[AVTCORE] Notes on CC-Feedback from the Hackathon

Jonathan Lennox <jonathan@vidyo.com> Sun, 04 November 2018 08:32 UTC

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From: Jonathan Lennox <jonathan@vidyo.com>
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Date: Sun, 4 Nov 2018 15:32:08 +0700
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Subject: [AVTCORE] Notes on CC-Feedback from the Hackathon
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Nils Ohlmeier, Sergio Mena (remotely), and I worked on implementing CC-Feedback during the Hackathon.  Sergio and Nils worked on implementing it in libwebrtc, specifically as used in Firefox; I worked on adding it to Vidyo’s proprietary codebase.

We each got as far as sending the feedback messages, but unfortunately Sergio had implemented a slightly older version of the draft (-01 vs. -02, lastSeq vs. lastSeq+1) so we weren’t able to interop.

We also weren’t able to get so far as to actually act on the messages as received, and thus hook up our congestion control algorithms.

What follows are my (somewhat disorganized) notes on the CC-Feedback draft, as an implementor.

Parsing CC-Feedback packets is a bit odd — the way you tell there are no more streams in a feedback packet is that there are only four remaining bytes in the packet, for the report timestamp.  This is unambiguous, but perhaps non-obvious.

It should be made more clear that the arrival time offsets indicate time *before* the report timestamp.

I think that having the report timestamp be “derived from the same wallclock used to generate the NTP timestamp field in RTCP Sender Report (SR) packets” (presumably meaning SR reports from the packet sender?) is unfortunate.  SR NTP timestamps often use the real system wall-clock, i.e. actual NTP time-of-day, which is subject to clock adjustments.  For CC feedback, however, I think we want a clock that’s more stable than that.  I’d suggest that report timestamps from a given sender must always use the same clock, which SHOULD be stable, but otherwise can be unrelated to any other clock on the system.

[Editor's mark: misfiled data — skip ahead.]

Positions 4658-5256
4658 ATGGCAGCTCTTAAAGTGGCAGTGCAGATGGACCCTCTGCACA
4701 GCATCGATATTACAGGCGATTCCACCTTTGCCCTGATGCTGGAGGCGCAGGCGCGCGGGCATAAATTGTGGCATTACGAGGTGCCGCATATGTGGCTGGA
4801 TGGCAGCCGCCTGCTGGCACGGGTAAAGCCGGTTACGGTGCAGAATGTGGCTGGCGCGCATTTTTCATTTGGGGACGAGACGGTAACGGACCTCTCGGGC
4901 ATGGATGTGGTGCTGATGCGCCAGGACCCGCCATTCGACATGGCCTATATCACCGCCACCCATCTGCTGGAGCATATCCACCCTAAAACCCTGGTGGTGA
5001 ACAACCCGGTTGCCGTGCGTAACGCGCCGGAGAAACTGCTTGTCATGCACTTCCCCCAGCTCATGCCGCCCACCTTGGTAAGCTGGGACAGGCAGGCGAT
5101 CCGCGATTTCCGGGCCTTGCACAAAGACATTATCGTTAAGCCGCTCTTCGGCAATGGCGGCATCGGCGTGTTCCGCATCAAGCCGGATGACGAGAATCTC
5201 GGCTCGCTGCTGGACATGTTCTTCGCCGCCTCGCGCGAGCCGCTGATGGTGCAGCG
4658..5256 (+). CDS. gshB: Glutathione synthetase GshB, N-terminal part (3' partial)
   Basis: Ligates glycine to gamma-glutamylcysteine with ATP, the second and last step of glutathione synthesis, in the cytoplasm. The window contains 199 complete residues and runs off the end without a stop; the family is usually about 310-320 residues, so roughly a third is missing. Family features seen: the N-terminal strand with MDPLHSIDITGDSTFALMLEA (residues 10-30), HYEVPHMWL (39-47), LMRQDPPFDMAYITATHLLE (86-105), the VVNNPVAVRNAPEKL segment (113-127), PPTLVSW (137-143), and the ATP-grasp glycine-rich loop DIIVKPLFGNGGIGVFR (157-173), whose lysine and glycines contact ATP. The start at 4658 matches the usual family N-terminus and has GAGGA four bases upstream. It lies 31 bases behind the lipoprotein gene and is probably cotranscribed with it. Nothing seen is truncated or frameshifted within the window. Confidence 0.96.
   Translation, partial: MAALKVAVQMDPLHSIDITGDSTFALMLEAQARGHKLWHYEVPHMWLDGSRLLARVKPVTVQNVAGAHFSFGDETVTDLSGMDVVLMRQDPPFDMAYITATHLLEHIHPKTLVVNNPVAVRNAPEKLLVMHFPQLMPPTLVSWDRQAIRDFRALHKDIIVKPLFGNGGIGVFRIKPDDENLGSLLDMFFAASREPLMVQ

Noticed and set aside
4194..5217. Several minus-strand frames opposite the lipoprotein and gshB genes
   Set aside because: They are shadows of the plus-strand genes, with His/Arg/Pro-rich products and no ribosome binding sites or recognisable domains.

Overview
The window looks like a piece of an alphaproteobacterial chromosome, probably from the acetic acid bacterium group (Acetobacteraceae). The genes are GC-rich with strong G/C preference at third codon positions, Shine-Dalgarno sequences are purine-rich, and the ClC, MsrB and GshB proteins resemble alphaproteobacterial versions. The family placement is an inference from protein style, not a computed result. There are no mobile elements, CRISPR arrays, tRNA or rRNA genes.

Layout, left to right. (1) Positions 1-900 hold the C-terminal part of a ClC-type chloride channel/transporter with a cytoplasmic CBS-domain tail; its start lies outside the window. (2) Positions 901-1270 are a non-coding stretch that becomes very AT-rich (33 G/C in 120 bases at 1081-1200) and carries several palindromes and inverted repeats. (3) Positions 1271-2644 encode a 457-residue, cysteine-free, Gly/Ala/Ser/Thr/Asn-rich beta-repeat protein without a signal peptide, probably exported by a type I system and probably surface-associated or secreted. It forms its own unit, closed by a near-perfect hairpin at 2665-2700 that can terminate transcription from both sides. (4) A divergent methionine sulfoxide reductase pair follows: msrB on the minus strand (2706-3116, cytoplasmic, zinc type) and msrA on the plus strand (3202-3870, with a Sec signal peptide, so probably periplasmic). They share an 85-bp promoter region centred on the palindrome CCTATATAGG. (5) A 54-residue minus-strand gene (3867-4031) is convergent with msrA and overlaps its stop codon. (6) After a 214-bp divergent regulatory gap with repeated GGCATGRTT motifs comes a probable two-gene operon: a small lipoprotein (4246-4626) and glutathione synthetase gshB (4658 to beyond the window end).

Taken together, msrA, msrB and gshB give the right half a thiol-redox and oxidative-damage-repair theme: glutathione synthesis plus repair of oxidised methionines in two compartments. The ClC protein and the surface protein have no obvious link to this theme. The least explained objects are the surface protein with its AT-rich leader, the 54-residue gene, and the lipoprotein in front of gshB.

It’s not also clear what precise semantics "the time instant when the report packet was generated” has.  In particular, this isn’t the time the report packet was *sent*, so it can’t be used for RTT calculations, right?  Additionally, if you need to generate multiple report packets to prevent arrival time offsets from being out of range, at least one of the reports’ report timestamps will *not* be the generation time.

What value should be used for arrival time offsets for packets that arrived after the report timestamp?  (If you have consecutive packets that were reordered by more than the maximum arrival time offset, this might be unavoidable.). I think they should be reported as “not received", because they hadn’t arrived as of the report timestamp, but this should perhaps be clarified.

The sentence "If overlapping reports are sent, the information in the later report updates that in any previous reports for packets included in both reports” should be clarified to include the fact that later feedback messages MUST NOT indicate loss for packets that earlier feedback messages reported on.  This has the consequence that feedback senders can’t just purge all data about received packets once feedback has been sent for them, if it’s possible that sequentially earlier, reordered packets might still arrive later.

There should probably be guidance on what a feedback sender should do if it receives duplicate copies of the same packet.  Should the arrival time be that of the first or last copy?

The document says "RTCP congestion control feedback packets SHOULD include a report block for each SSRC that is being congestion controlled”, but it’s not clear how a receiver can know which sources are being congestion controlled.  Moreover, if you’re in a situation where there could be lots of SSRCs (e.g., media coming from an SFU) it’s not clear to me that you want to include reports for SSRCs that have been inactive for a long time. It’s probably better to say SHOULD be sent for every active source (i.e. source for which you will send a report block in your next SR/RR).

The document says “The sequence number ranges reported on in consecutive reports for an SSRC SHOULD be consecutive and SHOULD NOT overlap (i.e., begin_seq for a report is expected to be one greater, modulo 65535, than end_seq of the previous report for that SSRC).”  Should this be limited in some way?  E.g., if a source’s sequence numbers reset after an outage, how far back should the loss reports go?  I think that we don’t want to be sending reports for thousands of sequence numbers.  Additionally, if you had packet reordering around the time a feedback message was sent, you probably want to go back and report earlier packets that arrived after the feedback message went out, even if this results in a sequence number overlap.

What is the point of having the report timestamp have higher precision than the arrival time offsets?  The report timestamp is measured in 1/65536 of a second, but the arrival time offset is only in 1/1024 of a second.

The rtcp-fb SDP negotiation mechanism supports limiting a feedback message to a specific subset of the payload types.  Should this be allowed for CCFB negotiation?  Why would you want it? What does it mean?

The reference in the SDP syntax is wrong; it should be [RFC4585] , not [RFC4584].